Age of Ultron #1: 2013's first big Marvel event is here. Brian Michael Bendis has bee teasing Ultron's great triumph for years, and now it's finally a chromium foiled reality. And I don't know what the hell is going on. The first issue drops you into another crazy ass post-apocalyptic world - this one involving Ultron's sweeping takeover of planet Earth. The heroes have fallen. Of course, not all of them. The first issue sees Hawkeye popping arrows into the throats and sockets of Hammerhead goons, crashing into a Super Villain safe house and rescuing a tortured Spider-Man. But is this the Peter Parker Spidey, or the Superior Doc Ock Spidey? Since Bryan Hitch had to start drawing this book eons ago, who the hell knows, but that question just reminds me how much I detest Dan Slott's current run on Spider-Man. It's too early to tell if this book is going to kick ass or disappoint (like nearly every Big Event of the last five years), but I can certainly tell you that Hitch's art is amazing and I could look at his devastation splash pages all day long. And I love Ultron. He's a mad doctor robot bent on world domination. What's not to love? So I'm in for this badboy. Till the artist switch halfway through anyway.
Jack The Giant Slayer: Can't say I hated it. Can't say I liked it. This is just one of those films that exists. Maybe some five year old will see this one day and loose their tiny excitable mind, but I doubt any kid past the age of reason will give two shits about Bryan Singer's remake. And it got me thinking. Other than The Usual Suspects, has Singer ever directed a film that truly engages my emotions? There are moments in Superman Returns that bring a lump in my throat. His two X-Men films have a glimmer of pure comic book joy. And I kinda dig Tom Cruise's historic snooze, Valkyrie but it's rather dull in its a-b-c narrative. I think Singer is nothing more than a journeyman - not the type of artist to illicit passions. But whatever his intentions were for Jack The Giant Slayer the resulting movie is a lumbering mass of misguided adventure. Nicholas Holt is struggles as its hero. Ewan McGregor is cashing a paycheck. Ian McShane pops up as a reminder of the Deadwood myth. If there ever was an audience for this movie it was decades ago, and if there was a way to harken back to those Ray Harryhausen glory days, this bloated but feeble fairy tale most certainly is not it.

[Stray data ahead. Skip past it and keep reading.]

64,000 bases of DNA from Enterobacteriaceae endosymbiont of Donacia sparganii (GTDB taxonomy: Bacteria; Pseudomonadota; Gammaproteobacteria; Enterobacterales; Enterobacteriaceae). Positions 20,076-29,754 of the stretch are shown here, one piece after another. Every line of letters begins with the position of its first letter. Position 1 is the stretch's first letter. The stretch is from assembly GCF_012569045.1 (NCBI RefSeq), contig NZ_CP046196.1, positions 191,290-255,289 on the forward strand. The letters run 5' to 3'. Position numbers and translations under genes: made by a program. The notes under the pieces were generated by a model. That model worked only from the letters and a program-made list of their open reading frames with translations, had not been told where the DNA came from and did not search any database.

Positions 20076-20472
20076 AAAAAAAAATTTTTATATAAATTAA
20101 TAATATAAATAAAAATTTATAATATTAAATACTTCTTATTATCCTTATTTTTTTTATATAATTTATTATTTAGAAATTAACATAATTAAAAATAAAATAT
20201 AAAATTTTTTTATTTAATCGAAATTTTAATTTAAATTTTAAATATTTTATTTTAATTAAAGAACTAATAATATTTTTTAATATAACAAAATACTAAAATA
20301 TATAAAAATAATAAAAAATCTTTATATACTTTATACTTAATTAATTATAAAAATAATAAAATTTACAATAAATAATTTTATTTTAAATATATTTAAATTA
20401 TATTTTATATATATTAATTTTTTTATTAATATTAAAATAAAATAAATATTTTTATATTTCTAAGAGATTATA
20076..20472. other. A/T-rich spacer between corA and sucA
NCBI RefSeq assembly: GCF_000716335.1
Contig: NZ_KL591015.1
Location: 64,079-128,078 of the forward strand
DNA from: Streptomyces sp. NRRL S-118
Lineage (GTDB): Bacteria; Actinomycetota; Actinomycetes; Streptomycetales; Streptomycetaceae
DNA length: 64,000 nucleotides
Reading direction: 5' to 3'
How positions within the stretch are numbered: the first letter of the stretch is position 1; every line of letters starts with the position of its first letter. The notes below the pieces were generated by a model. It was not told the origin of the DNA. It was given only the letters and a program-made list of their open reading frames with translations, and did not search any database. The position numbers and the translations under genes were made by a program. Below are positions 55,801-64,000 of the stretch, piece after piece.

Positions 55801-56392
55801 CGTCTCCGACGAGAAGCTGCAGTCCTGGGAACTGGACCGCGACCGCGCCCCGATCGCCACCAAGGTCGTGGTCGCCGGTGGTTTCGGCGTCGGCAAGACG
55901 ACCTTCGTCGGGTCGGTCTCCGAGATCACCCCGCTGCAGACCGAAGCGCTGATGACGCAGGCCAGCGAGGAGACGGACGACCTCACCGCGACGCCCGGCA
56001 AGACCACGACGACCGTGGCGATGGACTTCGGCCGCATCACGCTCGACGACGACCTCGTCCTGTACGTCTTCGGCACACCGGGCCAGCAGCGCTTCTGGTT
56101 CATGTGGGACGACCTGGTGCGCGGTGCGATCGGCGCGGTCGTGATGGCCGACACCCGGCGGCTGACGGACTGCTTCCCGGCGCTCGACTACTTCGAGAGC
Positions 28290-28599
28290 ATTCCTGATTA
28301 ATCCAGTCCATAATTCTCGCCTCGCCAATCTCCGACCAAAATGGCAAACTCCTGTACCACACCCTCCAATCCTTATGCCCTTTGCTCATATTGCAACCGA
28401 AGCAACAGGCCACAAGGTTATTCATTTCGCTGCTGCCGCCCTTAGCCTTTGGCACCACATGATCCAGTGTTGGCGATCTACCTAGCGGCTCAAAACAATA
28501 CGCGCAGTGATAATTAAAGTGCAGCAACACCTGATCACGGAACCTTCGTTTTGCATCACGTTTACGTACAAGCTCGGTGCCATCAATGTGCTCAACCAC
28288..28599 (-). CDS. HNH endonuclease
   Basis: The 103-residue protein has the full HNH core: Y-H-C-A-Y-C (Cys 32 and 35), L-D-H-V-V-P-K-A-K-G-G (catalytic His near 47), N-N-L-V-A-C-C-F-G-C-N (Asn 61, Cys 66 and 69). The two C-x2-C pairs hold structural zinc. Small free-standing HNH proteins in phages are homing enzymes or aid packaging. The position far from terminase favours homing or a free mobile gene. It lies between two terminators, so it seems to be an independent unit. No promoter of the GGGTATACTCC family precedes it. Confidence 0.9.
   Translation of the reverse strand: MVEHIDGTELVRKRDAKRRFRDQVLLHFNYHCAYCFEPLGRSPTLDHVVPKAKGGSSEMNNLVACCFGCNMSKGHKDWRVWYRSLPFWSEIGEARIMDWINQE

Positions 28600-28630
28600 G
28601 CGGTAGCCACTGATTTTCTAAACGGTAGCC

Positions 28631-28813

Dead Man Down: I kinda love the Hitchcock set-up. Noomi Rapace witnesses neighbor Colin Farrell choking the life outta an angry bald man. She records the murder. Blackmails him into committing another murder. Strangers on a Train from the hateful morality behind the original Girl With A Dragon Tattoo. Unfortunately, Dead Man Down is all bark no bite. Nearly every moment in which the threat of violence occurs is quickly stalled by lamebrain character interference. Noomi's scarred beautician is more mope than femme fatale, and Colin Farrell's vengeance seeker never quite reaches the proper rage levels, and his final assault on Terrance Howard is missing the sick killing glee the plot deserves. Dead Man Down should be a rough watch, but in actuality it's a tame puppy.
Oz - The Great & Powerful: Sam Raimi. Twenty years ago, the man could do no wrong in my eyes. Evil Dead. Evil Dead 2. Army of Darkness. Darkman. Those four films have earned him permanent residence in my heart. But since then, it's all peaks and valleys; his Hollywood grab films have never quite connected with me. The Quick & The Dead. A Simple Plan. The Gift. Drag Me To Hell. Those films have their moments. But the Spider-Man trilogy. That's a cartoon world I have little enthusiasm for anymore. His ram-o-cam theatrics seem hamfisted in the blockbuster, and even if its cute to see POV fenceposts and deadite witches barreling through this Disney behemoth, the man just doesn't seem like the right fit for these cinematic gobstoppers. And James Franco...your wrinkly smiles are emotionless and distracting. Where is your wonder. You're in OZ dammit. I want awe from you. Instead, Franco delivers vacant pothead gawks. Michelle Williams at least seems to be at home in the flashback performance, and Rachel Weisz knows how to ham. But at the end of the day, Oz The Great and Powerful is a pre-summer dud.